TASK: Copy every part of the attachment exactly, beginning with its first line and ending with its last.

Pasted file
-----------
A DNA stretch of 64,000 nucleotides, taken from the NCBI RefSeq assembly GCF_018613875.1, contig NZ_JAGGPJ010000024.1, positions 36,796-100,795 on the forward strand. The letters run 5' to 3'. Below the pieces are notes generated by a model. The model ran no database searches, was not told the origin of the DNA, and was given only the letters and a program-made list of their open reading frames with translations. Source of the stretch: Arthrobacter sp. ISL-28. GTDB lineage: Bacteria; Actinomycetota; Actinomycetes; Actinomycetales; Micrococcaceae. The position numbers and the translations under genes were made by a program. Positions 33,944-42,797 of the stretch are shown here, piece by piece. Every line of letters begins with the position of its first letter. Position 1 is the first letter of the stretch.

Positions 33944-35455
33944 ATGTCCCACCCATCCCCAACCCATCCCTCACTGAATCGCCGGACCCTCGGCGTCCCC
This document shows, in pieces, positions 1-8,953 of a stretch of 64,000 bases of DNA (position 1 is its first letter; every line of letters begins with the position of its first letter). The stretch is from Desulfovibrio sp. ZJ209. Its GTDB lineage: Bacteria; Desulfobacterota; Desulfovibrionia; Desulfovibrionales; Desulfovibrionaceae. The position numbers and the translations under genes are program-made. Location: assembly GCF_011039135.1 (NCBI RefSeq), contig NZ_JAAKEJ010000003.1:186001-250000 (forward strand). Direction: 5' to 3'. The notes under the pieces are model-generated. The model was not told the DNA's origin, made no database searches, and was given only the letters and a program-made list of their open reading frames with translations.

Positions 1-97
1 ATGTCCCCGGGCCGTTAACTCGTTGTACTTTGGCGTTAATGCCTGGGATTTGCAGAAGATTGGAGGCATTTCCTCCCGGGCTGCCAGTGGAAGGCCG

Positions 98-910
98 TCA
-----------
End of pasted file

A DNA stretch of 64,000 nucleotides, taken from the NCBI RefSeq assembly GCF_018613875.1, contig NZ_JAGGPJ010000024.1, positions 36,796-100,795 on the forward strand. The letters run 5' to 3'. Below the pieces are notes generated by a model. The model ran no database searches, was not told the origin of the DNA, and was given only the letters and a program-made list of their open reading frames with translations. Source of the stretch: Arthrobacter sp. ISL-28. GTDB lineage: Bacteria; Actinomycetota; Actinomycetes; Actinomycetales; Micrococcaceae. The position numbers and the translations under genes were made by a program. Positions 33,944-42,797 of the stretch are shown here, piece by piece. Every line of letters begins with the position of its first letter. Position 1 is the first letter of the stretch.

Positions 33944-35455
33944 ATGTCCCACCCATCCCCAACCCATCCCTCACTGAATCGCCGGACCCTCGGCGTCCCC
This document shows, in pieces, positions 1-8,953 of a stretch of 64,000 bases of DNA (position 1 is its first letter; every line of letters begins with the position of its first letter). The stretch is from Desulfovibrio sp. ZJ209. Its GTDB lineage: Bacteria; Desulfobacterota; Desulfovibrionia; Desulfovibrionales; Desulfovibrionaceae. The position numbers and the translations under genes are program-made. Location: assembly GCF_011039135.1 (NCBI RefSeq), contig NZ_JAAKEJ010000003.1:186001-250000 (forward strand). Direction: 5' to 3'. The notes under the pieces are model-generated. The model was not told the DNA's origin, made no database searches, and was given only the letters and a program-made list of their open reading frames with translations.

Positions 1-97
1 ATGTCCCCGGGCCGTTAACTCGTTGTACTTTGGCGTTAATGCCTGGGATTTGCAGAAGATTGGAGGCATTTCCTCCCGGGCTGCCAGTGGAAGGCCG

Positions 98-910
98 TCA